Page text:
Part I - Alex
She should have been happy.
There was plenty of reason to be after all. They stood on the brink of exciting opportunity. A new chapter. A chance to try something different, explore uncharted territories, flex idle muscles. It was going to be a positive change, for both of them. Deep down, she knew that, knew that it was overdue, knew that all good things must come to an end. And at the very least, she should have been happy for him. That would have been the selfless thing to do.
It bothered her that she couldn't even do that.
Instead, as she pushed through the front door of Prima, Alex felt only an amorphous sense of loss and sadness. An emptiness that hollowed out her insides. An unpleasant heaviness in her limbs. As she shrugged out of her tan overcoat and handed it to the hostess, she couldn't even bring herself to smile or return the polite greeting, responses that were typically automatic. After she had been directed to the back room, it took a full minute and several deep, grounding breaths before she could compel her disobedient feet forward. Her heels clicked against the vinyl plank flooring as she squeezed between occupied tables, wiping sweaty palms on her corduroy skirt.
The sign outside of the Italian restaurant's back room read "Reserved – Private Party" but otherwise gave no indication of what type of celebration lay in wait inside. Laughter drifted out through the doorway and sent butterflies aflutter in Alex's stomach as she mentally prepared herself to step inside. There were appearances to be maintained, no matter how unsettled she felt.
The room was spacious, with a standing capacity of one hundred people, if not slightly more. It had recently been renovated; she could tell from the smell. The walls on three sides were restored limestone, the fourth a retractable glass partition that opened onto a terrace, complete with raised firepit. A small bar ran along the back wall, the bartender flanked by a display of liquor bottles of all shapes, sizes and colors. To its right, a long table held trays of assorted appetizers. Sprinkled around the room were several high-top tables and a cluster of plush armchairs.
And in the center of it all was the man of the hour - Bobby.
It had taken her longer than anticipated to get ready and she wasn't the first to arrive. It immediately became clear she needn't have worried about attendance. There were a fair number of people in the room already. Most of them she knew by sight if not by name - a "who's who" of law enforcement colleagues past and present. Judges, lawyers, cops, forensic analysts, IT specialists. It was a distinguished crew, proof that for all Bobby's eccentricities he had earned the respect of many over the course of his career. The visual reminder did bring a smile to her face, albeit briefly. It was respect well-deserved.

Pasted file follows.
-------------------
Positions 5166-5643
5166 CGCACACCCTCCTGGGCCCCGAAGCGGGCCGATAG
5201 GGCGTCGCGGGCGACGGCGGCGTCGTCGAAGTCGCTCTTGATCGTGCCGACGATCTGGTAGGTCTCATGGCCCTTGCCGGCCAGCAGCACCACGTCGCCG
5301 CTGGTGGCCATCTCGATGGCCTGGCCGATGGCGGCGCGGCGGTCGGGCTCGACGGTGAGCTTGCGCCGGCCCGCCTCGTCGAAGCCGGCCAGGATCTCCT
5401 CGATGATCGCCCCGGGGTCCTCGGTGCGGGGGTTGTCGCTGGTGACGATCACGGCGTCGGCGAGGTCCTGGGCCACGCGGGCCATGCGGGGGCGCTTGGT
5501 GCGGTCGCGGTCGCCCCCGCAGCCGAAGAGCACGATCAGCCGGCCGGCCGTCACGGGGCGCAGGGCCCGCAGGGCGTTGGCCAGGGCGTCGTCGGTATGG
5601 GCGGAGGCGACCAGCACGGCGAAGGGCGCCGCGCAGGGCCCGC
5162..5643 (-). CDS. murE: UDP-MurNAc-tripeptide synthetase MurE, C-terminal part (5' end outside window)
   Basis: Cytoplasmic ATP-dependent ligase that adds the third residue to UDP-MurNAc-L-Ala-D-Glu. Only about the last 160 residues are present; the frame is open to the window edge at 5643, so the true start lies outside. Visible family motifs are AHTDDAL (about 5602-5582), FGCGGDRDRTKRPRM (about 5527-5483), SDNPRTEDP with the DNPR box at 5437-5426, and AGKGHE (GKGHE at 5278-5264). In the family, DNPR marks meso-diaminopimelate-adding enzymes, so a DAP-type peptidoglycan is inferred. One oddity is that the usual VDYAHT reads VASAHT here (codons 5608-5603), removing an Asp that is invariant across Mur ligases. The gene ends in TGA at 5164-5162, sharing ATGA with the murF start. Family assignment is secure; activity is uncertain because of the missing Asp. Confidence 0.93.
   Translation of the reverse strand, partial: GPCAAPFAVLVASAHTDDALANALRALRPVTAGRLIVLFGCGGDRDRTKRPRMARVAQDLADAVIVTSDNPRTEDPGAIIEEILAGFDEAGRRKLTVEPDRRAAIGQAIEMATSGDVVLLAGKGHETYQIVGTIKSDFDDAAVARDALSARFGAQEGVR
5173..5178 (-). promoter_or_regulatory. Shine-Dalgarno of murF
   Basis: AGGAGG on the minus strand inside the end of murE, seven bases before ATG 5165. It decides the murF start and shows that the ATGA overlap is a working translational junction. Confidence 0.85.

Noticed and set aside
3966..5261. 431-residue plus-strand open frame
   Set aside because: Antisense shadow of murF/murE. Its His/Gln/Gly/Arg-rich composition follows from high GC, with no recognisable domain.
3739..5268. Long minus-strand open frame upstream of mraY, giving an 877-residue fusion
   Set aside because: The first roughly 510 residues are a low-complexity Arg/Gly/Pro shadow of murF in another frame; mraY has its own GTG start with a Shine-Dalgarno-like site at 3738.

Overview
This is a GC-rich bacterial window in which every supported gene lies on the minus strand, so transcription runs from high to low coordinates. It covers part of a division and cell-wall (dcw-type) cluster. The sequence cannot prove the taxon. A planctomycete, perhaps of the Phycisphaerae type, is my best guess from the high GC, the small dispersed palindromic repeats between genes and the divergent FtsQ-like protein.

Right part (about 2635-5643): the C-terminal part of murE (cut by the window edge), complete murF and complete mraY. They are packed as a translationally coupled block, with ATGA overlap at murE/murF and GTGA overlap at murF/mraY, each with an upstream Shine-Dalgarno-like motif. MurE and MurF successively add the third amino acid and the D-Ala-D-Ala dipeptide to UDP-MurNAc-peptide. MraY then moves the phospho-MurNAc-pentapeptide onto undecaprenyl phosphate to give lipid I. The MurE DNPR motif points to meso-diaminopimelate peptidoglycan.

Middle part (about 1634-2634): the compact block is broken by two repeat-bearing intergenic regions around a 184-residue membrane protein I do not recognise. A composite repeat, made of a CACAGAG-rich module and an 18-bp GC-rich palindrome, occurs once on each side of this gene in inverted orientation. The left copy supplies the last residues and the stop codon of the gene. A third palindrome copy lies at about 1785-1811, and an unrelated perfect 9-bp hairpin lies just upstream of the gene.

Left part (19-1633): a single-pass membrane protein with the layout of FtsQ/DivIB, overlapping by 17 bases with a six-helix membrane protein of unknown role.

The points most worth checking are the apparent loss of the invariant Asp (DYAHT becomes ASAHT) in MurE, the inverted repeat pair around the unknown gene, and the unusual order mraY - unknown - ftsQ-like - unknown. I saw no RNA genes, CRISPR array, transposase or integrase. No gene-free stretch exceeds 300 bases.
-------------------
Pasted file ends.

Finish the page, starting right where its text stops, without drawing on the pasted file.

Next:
The downside of the crowd, of course, was that the likelihood of getting some time alone to talk was slim. And that was disappointing.
On her way into the space, Alex stopped to chat with a few familiar faces – Deakins, Rodgers, Carver, Hannah – and waved at more than a few others but she struggled to escape the pull of Bobby's gravity. While the others were talking and laughing, she found herself distracted, eyes constantly migrating over to where he stood and lingering there until she forced them away. She tried to contribute to the conversation but her attempts were half-hearted. If any of her colleagues noticed (and she was sure they did), they mercifully kept the observation to themselves. She fought for what felt like an eternity to maintain her focus on Rodgers as the other woman shared the latest examples of morgue humor but his draw eventually overpowered her and Alex excused herself to give her regards to the guest of honor.
Bobby looked good, healthy, handsome. Years seemed to have melted off his face over the last six months, ever since he announced his pending retirement from the force. His complexion was clearer, eyes brighter. That evening he wore a blue suit jacket over a black dress shirt, open at the collar, and a pair of jeans. His hair was just long enough to curl slightly and the stubble he had sported for most of the day was absent. He stood off to the side, ever the humble honoree, talking to a detective from the Cyber Crimes division whose name she couldn't recall, a glass of dark stout in one hand. She was too far away to hear what they were saying but the smile on his face, that brilliant, toothy Bobby smile, spoke volumes. He was happy.
She had had lots of time to come to terms with his impending departure and thought that she had. It wasn't like this was his first "last day" after all. That time was different though. That time, she had instinctively known that he would be back, that they both would. This time it felt . . . final. Watching him pack up his stuff at the end of the day, reality had hit her, hard. Next week, when she walked into the squad room, he wouldn't be there. He wouldn't be there ever again. After twelve years, that prospect seemed surreal. The anchor of their partnership had lifted and she felt adrift, floating out to sea, without clear direction. She would figure it out, find land again regardless, but in the cab on her way to the restaurant she found herself wishing that one of them had had the courage to acknowledge aloud that things were going to change between them and inquire about what was next.